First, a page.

It is of course highly unlikely that a preacher would not choose one of the four gospel accounts of the resurrection of Jesus on which to base a sermon on this of all days (!), but a good case can be made for including this grand passage from Acts 10 as a significant part of the celebration. This is so for at least two reasons: 1) the Acts pericope is among the most important statements of Christian inclusivity in the New Testament, and 2) so many people will be in the sanctuary who are not regular church-goers that the preacher is well-advised to include in her sermon not only the announcement of the glad tidings of the resurrection but a clear and powerful statement of the amazing implications of that announcement. Peter and Cornelius can be our guides here as we all begin to explore just what God's victory over death in Jesus might mean for us 21st-century folk.
Luke, the apparent author of Acts, tells as usual a most dramatic story. Cornelius, a Roman centurion, that is a captain of at least a hundred soldiers of the army, stationed in Caesarea on the Israelite coast, was a "devout man who feared God with all his household; he gave alms generously to the people and prayed constantly to God" (Acts 10:2). In other words, Cornelius was a righteous Gentile, a supporter of the local Jewish community who was deeply attracted to the practices and beliefs of Judaism. He was then probably not a convert to Judaism (one could easily imagine how difficult and dangerous such a full conversion would be for a soldier, given the Roman discomfort with those who refused to recognize full Roman power, both political and religious, such as the Jews regularly did), but was generous and sympathetic toward the faith. Such persons were quite receptive to early Christian evangelism.
One day, during his regular prayers, Cornelius is visited by an angel who tells him that his gifts and prayers have been heard and accepted by God and that he is now to invite a man named Simon, but known as Peter, to visit his home; the angel says that this Peter is currently staying in Joppa. So Cornelius quickly sends two slaves, along with a soldier sympathetic to Judaism, to fetch the man. Meanwhile, Peter in Joppa has himself had a divine visitation, the content of which will change the life and purpose of his life and the life of Christianity forever.
In Peter's dream he sees "something like a large sheet coming down," and the sheet is filled with "four-footed creatures and snakes of the earth and birds of the air" (Acts 10:11). Then a voice clearly demands that Peter "get up and eat." But Peter, good and observant Jew that he has always been, flatly refuses. "Not at all, Lord, for I have never eaten anything common or unclean" (10:14). But the voice responds with a claim that is unprecedented in Judaism and serves finally to divide Jew from Jew in the earliest church. "The voice said to him again, a second time, 'What God has cleansed, you must stop making common.' This happened three times" (10:15-16). In all good stories when a thing happens three times, the reader can be convinced that the thing is true.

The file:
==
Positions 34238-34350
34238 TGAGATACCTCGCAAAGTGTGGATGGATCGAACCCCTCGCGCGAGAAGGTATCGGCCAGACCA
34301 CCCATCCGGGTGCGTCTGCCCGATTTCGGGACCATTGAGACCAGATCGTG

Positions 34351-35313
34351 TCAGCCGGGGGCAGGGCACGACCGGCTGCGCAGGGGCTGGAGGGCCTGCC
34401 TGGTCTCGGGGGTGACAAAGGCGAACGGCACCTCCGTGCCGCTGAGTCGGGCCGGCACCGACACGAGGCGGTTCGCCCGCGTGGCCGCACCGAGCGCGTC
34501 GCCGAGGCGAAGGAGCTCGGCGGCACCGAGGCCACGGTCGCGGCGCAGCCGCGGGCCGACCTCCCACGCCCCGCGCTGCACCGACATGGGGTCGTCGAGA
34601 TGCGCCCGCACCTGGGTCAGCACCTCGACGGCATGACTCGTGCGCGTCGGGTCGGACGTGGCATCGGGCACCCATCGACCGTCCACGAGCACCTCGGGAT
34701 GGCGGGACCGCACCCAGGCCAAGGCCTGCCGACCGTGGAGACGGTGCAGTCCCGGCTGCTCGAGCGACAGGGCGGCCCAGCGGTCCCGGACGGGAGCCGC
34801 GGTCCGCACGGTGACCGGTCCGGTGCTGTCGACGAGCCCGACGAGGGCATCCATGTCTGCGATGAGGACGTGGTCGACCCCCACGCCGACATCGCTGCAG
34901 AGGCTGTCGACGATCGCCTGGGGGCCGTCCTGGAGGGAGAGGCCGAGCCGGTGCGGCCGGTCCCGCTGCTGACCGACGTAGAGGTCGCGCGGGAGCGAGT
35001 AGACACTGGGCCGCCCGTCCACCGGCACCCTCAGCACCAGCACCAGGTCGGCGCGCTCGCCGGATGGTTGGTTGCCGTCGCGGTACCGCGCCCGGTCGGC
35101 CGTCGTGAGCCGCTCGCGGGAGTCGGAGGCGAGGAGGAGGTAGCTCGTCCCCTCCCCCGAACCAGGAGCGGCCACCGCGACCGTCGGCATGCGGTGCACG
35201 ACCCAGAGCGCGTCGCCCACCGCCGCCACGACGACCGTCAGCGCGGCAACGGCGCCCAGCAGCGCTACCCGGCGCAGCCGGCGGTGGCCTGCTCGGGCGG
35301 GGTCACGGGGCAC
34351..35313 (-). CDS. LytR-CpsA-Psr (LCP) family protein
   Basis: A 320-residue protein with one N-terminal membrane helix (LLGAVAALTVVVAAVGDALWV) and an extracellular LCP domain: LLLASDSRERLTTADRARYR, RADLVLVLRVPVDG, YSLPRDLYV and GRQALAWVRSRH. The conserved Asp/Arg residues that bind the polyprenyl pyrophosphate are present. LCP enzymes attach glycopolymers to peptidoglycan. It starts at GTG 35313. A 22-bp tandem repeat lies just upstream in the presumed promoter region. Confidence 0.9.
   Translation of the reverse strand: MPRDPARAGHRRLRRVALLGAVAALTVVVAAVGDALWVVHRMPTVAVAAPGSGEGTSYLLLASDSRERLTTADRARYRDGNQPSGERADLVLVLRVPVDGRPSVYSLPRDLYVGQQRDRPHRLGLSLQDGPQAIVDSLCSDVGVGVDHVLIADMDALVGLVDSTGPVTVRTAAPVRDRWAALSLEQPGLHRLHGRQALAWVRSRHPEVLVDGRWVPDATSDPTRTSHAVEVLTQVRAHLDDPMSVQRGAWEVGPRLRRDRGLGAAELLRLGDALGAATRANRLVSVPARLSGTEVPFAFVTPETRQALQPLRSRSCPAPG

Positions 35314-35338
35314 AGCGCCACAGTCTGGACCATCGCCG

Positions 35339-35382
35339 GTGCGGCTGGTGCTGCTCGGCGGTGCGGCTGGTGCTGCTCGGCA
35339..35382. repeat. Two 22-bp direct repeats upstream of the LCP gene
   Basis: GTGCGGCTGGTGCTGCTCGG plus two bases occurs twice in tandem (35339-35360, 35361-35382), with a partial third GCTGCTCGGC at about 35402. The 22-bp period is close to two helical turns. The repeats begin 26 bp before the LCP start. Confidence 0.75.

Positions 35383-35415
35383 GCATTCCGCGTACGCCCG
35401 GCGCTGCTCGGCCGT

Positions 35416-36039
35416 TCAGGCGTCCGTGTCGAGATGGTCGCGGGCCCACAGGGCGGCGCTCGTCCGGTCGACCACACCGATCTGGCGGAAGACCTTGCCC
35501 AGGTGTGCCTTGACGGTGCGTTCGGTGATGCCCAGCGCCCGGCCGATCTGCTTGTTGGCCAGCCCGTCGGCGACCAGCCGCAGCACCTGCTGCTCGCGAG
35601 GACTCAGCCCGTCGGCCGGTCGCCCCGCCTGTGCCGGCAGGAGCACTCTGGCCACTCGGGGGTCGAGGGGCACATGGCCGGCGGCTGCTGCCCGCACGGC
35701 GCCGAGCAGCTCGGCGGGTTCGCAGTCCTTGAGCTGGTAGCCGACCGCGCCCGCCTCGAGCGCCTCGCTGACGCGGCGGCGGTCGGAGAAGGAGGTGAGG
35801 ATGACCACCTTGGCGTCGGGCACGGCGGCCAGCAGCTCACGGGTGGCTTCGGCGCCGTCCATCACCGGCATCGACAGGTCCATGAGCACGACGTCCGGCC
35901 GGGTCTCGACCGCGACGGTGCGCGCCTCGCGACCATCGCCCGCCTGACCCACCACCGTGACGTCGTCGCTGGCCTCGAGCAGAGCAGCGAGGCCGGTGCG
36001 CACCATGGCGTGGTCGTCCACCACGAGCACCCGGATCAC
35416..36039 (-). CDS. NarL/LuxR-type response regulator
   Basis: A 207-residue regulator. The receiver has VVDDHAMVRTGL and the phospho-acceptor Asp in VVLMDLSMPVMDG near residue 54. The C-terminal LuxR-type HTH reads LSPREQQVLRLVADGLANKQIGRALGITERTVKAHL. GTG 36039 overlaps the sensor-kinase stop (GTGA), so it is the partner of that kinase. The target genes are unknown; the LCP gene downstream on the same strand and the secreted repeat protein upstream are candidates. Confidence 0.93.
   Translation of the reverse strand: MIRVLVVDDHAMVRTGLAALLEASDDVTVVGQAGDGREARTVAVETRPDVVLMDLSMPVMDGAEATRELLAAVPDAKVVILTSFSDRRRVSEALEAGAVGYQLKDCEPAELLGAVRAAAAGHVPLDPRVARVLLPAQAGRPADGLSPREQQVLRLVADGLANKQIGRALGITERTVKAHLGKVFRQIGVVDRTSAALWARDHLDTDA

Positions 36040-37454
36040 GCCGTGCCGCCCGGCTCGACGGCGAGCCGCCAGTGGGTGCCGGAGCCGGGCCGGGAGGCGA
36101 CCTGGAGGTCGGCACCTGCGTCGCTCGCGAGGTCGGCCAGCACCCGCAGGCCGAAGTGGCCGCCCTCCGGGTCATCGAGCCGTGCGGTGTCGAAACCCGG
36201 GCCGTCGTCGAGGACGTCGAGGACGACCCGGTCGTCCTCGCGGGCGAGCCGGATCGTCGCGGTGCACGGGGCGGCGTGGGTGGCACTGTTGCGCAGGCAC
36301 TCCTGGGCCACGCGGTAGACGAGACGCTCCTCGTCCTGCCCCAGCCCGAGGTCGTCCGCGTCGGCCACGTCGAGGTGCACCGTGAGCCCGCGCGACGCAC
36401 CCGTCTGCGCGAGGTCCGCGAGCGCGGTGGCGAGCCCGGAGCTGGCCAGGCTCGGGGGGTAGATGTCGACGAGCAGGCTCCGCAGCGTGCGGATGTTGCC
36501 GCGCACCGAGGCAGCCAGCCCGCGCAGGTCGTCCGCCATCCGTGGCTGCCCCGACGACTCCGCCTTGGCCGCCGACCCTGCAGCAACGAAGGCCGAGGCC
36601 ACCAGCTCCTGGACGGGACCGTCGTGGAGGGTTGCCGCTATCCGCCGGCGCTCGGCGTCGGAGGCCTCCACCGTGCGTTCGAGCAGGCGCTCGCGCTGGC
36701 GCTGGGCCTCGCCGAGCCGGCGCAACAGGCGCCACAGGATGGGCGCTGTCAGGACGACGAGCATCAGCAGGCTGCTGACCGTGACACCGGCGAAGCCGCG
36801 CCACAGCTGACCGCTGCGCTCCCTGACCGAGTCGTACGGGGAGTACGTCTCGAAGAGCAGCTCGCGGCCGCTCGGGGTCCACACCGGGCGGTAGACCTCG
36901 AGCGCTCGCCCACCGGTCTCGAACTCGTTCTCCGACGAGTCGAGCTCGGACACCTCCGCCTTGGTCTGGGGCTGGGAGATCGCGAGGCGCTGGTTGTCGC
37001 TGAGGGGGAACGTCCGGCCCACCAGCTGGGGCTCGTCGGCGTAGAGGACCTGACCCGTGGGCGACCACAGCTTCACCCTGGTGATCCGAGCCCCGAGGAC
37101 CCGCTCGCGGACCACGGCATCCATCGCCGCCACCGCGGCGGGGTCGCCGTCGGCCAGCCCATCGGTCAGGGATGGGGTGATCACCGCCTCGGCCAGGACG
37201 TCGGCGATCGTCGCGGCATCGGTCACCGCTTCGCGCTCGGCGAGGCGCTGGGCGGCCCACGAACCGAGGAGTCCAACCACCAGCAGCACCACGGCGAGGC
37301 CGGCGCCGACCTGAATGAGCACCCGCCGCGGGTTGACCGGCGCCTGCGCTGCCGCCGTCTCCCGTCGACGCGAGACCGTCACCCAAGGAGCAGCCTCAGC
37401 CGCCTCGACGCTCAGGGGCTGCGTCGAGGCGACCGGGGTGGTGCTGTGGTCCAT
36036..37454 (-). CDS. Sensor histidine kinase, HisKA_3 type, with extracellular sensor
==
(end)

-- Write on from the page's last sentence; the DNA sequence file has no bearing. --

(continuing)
Yet, Peter is puzzled about "what the vision he had seen might mean." And well he might have been! He has just been told by a heavenly voice that one of the most important markers of his Jewish faith no longer holds any truth for him, and that he must now disregard it completely. While he is puzzling over this thunderbolt from on high, Cornelius' three men show up asking for him. The Spirit of God reveals to Peter that these men are in fact to be trusted and that Peter is to go with them back to Caesarea and Cornelius.
Upon arriving in Caesarea, Cornelius greets him with an act of worship, as if Peter himself were some sort of divine being, but Peter, no doubt embarrassed by the man, demands that he "stand up; I am only a mortal" (10:26). Cornelius invites Peter into his house where "many had assembled." So Peter speaks, and his sermon, for surely that is what it is, reflects his emerging understanding of what had been revealed to him back in Joppa.
"You do understand how it is forbidden a Jew to associate with or to visit a person of another race" (10:28). One might at this point imagine a good bit of perplexed muttering rippling through the crowd, a crowd made up of many Jews and at least some Gentiles. We can hardly know whether or not Cornelius himself has been consorting with Jews personally, and they with him, though it seems highly likely that he has done so. Peter has made it plain that such relationships are in fact forbidden to Jews. Yet, here he is!
And he continues, "But God has shown me not to call any person common or unclean" (10:28). And with that theological claim the separation of Jew and Gentile ends. Note what has happened. Peter's vision in Joppa was about much more than what he now can or cannot eat; the laws of kosher are not the only thing meant by the vision of the animals. For Peter, and for Christianity henceforth, no persons are ever to be excluded on the basis of race or human-devised distinctions. In that assembly in Caesarea we catch our first real glimpse of the rule of God on the earth as Peter and Cornelius and two slaves and another soldier and some members of the local Jewish community stand and listen together to a sermon from Peter that announces the end of human separation in Christ.